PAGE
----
After a referendum in 2006, Montenegro peacefully withdrew from the Federal Republic of Yugoslavia and then from Serbia. Milo Djukanovic headed a movement for the restoration of Montenegro’s national independence. He led the campaign for an independence referendum on May 21, 2006.


Montenegro won independence owing to the patriotic Montenegrins and all basic ethnic minorities, primarily Bosnians and Croats. Ethnic minorities voted for Milo Djukanovic on April 15, during this year’s presidential election, and the Kosovo leadership was the first to congratulate him on his victory (needless to say, Montenegro had recognized Kosovo when it came time).

At the same time, Serbia-oriented political parties (and some openly pro-Moscow) form the key opposition. This is another paradox of Montenegro, with the “brotherly” Slavic and Eastern Orthodox Serbs being the inveterate and strongest opponent of independent Montenegro. This, and the fact that the Muslim Bosnians, Catholic Croats, and non-Slavic Albanians (among them one finds Orthodox, Muslim, and Catholic believers) support Montenegrin independence.

The attitude toward Euro-Atlantic integration is likewise divided, with the Serbs and pro-Russian forces opposing it and the parties of ethnic minorities supporting it.


Montenegro’s road to NATO rates a separate chapter in its history and should be studied by Ukrainian researchers in the Euro-Atlantic domain.

Its government has for years carried out all NATO’s directives concerning reforms and the Alliance’s standards. However, the breakthrough came after Podgorica’s law-enforcement agencies, aided by Western partners, had cleared the defense ministry and clandestine agencies of Russian spies. Incidentally, this prevented a coup d’etat that had been scheduled for the 2016 presidential election. Simply put, those saboteurs had failed to come to terms with the Montenegrin law-enforcement men.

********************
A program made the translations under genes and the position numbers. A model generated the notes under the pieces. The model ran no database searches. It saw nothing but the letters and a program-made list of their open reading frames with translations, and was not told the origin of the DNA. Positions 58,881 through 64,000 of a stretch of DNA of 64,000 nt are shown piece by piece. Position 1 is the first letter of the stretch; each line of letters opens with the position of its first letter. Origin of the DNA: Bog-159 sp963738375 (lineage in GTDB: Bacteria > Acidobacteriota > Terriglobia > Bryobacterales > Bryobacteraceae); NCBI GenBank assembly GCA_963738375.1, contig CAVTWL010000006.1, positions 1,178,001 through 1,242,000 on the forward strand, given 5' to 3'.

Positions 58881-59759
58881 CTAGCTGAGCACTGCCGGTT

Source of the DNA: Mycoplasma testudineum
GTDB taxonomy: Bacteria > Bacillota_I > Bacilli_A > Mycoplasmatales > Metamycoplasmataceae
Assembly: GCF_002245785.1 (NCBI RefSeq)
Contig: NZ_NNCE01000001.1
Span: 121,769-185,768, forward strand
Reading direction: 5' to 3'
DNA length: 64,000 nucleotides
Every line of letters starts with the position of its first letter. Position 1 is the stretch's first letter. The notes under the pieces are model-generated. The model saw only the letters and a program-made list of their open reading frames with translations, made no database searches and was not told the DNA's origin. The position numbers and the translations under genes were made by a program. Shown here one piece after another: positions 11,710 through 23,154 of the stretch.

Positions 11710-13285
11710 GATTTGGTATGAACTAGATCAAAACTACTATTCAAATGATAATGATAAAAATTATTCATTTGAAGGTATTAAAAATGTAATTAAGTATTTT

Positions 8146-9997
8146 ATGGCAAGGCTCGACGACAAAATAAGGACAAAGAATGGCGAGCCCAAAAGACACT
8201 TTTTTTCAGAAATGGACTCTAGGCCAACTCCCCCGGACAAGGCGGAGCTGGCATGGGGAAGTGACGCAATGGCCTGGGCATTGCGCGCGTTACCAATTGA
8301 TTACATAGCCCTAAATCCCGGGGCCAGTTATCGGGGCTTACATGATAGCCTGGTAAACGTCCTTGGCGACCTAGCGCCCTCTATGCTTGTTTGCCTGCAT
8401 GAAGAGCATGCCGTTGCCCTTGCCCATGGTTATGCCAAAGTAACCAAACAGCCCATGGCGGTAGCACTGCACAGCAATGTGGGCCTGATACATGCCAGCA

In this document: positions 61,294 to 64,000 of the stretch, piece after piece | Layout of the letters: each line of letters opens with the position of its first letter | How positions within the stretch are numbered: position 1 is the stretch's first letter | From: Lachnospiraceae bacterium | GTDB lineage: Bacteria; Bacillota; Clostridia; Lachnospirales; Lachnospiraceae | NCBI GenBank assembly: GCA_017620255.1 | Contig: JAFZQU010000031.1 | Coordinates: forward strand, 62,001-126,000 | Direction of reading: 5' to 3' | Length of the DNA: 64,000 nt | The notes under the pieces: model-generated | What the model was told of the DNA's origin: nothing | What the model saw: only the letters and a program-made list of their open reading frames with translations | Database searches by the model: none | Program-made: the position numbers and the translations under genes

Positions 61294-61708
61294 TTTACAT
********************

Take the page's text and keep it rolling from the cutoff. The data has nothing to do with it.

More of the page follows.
In fact, treason, particularly high treason and political corruption, aren’t innate in Montenegro, even though this country is anything but immune to bribe-taking and organized crime. Local officials are said to be willing to make any deal, save for one’s political stand and national interests.


Some Montenegrin politicians are opposed to both the current administration and the Montenegrin state. To be precise, they support another, neighboring “fraternal” regime that only recently embraced a single “great country.” This kind of opposition could surprise someone, but no one in Ukraine.

This situation, with a society divided between those supporting independent Montenegro and those determined to return into the Big Brother’s embrace, can only benefit Mr. Djukanovic. In the course of any election campaign, it mobilizes his political supporters and all Montenegrin patriots and people opposed to the Serbs and Russia.

A political environment any Ukrainian presidential candidate could only dream about, but there is a “but.” I have followed Montenegrin politics for many years and kept wondering about an incredible combination of organized crime, corruption, and authoritarianism while consistently developing the country and, most importantly, effectively leading it along the road of European integration. So far, I have only one explanation: Montenegrin politicians love Montenegro and do not sell their homeland.

This is something any Ukrainian politician wishing to follow in Milo Djukanovic’s footsteps should bear in mind.